So as you can imagine, this is a week of great anxiety for many of us. And of course there will be some who receive no offers, or not the right offers, and will have to keep submitting applications. This is not too unusual, as there are always schools that haven’t even posted their internships yet because they are still working out their budget situations for next year. I’ve heard that it is not outside the norm for students to accept internships into April and even May. So it is an ongoing process.

But I’ve been receiving some anecdotal reports of what it’s like out there in internship interview world. The most frequent sentiments are that it is exciting, confusing, and stressful. The flip side is that there is also a lot of secrecy and usually gregarious peers are playing their cards very close to their chests. So with the exception of your closest friends, it’s kind of hard to know where everyone is in the process at any given moment.

“There are known knowns; there are things we know we know. We also know there are known unknowns; that is to say, we know there are some things we do not know. But there are also unknown unknowns – the ones we don’t know we don’t know.”

– United States Secretary of Defense, Donald Rumsfeld

So without knowing specifics, I just wanted to offer a general show of support for everyone in my cohort. Maybe also a little encouragement and distraction. So…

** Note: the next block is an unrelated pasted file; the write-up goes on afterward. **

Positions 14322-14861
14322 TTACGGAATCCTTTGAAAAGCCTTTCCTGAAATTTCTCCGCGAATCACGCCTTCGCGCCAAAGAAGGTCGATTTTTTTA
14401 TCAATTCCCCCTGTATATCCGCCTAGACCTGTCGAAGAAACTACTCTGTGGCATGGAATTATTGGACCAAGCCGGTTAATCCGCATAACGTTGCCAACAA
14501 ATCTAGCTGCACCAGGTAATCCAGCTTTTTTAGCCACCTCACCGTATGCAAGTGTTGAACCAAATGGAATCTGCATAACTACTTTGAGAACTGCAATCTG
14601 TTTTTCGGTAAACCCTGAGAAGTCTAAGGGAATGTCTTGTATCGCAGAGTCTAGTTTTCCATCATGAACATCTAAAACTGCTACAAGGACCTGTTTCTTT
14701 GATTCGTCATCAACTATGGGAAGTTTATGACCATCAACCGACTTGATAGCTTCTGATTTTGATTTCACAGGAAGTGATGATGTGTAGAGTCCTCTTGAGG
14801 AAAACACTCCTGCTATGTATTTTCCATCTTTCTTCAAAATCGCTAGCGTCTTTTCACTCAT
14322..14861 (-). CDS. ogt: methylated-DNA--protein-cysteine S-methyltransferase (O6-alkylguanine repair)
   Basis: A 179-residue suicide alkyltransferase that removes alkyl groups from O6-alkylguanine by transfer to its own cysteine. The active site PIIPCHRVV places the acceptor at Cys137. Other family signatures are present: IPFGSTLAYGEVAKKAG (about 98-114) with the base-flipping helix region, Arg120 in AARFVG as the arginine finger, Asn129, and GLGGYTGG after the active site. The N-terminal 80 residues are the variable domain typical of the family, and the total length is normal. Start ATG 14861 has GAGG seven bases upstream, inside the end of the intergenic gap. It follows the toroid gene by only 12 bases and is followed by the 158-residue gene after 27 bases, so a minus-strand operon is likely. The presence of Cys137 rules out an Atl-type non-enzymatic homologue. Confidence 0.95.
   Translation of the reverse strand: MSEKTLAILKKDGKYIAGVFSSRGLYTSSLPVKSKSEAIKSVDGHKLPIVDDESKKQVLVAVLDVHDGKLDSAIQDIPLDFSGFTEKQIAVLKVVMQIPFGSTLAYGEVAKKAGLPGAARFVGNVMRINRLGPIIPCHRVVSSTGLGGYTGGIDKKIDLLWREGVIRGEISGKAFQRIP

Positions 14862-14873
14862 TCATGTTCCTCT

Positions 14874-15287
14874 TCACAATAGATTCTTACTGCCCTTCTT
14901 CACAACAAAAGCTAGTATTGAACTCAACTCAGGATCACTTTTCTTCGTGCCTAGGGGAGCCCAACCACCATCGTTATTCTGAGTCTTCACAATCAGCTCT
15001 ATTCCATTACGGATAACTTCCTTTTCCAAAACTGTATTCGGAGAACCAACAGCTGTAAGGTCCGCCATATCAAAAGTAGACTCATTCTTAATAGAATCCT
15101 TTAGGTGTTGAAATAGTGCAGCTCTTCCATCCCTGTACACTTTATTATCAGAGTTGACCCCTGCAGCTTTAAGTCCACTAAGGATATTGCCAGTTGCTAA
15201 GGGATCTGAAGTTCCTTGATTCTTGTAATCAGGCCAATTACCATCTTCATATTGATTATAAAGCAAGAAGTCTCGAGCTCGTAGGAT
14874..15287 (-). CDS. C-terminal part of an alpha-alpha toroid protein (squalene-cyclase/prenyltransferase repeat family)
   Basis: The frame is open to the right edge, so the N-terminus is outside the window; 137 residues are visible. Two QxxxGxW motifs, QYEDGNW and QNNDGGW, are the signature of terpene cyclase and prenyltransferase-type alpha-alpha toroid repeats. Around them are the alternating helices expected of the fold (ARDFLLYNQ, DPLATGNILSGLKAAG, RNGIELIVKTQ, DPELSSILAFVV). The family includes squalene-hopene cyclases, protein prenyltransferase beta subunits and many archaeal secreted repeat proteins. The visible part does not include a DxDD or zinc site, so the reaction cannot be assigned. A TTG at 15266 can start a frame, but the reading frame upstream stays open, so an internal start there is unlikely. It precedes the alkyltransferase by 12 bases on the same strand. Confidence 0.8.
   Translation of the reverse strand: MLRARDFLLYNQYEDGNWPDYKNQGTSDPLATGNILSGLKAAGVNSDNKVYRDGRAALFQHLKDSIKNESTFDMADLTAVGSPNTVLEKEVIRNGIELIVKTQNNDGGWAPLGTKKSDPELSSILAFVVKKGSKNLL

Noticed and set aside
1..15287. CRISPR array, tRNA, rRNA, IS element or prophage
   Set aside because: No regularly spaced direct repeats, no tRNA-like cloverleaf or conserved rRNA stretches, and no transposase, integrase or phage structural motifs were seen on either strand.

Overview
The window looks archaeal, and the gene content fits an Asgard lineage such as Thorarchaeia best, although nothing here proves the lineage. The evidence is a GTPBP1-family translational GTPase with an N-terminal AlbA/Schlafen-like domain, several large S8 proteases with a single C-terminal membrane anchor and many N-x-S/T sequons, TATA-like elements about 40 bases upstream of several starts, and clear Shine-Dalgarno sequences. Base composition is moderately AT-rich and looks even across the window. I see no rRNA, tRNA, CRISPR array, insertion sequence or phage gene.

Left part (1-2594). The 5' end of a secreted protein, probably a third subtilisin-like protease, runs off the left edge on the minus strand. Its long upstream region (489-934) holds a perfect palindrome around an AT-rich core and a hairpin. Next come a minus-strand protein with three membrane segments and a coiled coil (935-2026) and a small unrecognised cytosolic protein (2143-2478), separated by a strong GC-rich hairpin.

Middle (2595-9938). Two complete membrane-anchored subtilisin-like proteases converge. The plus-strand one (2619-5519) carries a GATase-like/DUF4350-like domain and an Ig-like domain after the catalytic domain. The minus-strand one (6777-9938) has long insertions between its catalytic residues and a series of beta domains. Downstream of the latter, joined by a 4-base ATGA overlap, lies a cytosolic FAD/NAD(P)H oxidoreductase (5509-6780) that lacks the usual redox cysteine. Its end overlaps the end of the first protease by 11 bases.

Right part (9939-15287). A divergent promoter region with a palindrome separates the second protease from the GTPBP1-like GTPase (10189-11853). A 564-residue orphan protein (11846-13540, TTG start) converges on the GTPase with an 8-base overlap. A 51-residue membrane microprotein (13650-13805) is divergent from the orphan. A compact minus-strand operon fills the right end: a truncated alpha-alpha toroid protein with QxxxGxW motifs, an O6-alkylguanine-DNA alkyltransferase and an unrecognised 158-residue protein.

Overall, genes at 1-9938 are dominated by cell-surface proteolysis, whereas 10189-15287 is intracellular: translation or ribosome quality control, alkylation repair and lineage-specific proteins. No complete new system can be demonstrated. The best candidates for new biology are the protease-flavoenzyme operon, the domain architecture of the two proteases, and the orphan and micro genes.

One way to put your situation in perspective is to look at others who have been there. A recent article in the NY Times explores the trials of people who have been called back to 3, 4, 5, 6 and more follow-up interviews – yet are never offered a job. I actually found the comments section to be the most interesting part of the article. Scroll down to read the comments from people who share their job interview horror stories. Here’s a sample:

I was given a third interview at a major retailer and told to bring a strategic plan for a particular issue they were facing. I prepared this plan. On the day of the interview, I got horribly lost and called the interviewer to apologize and say that I would be late and being late is unacceptable and a terrible first impression, so it was completely okay if she did not want to interview me. She said it was okay and that I should come ahead anyway.

We had what I thought was a good interview. She told me about the next steps that I would be asked to take and who I would next interview with. She said she would call me next week.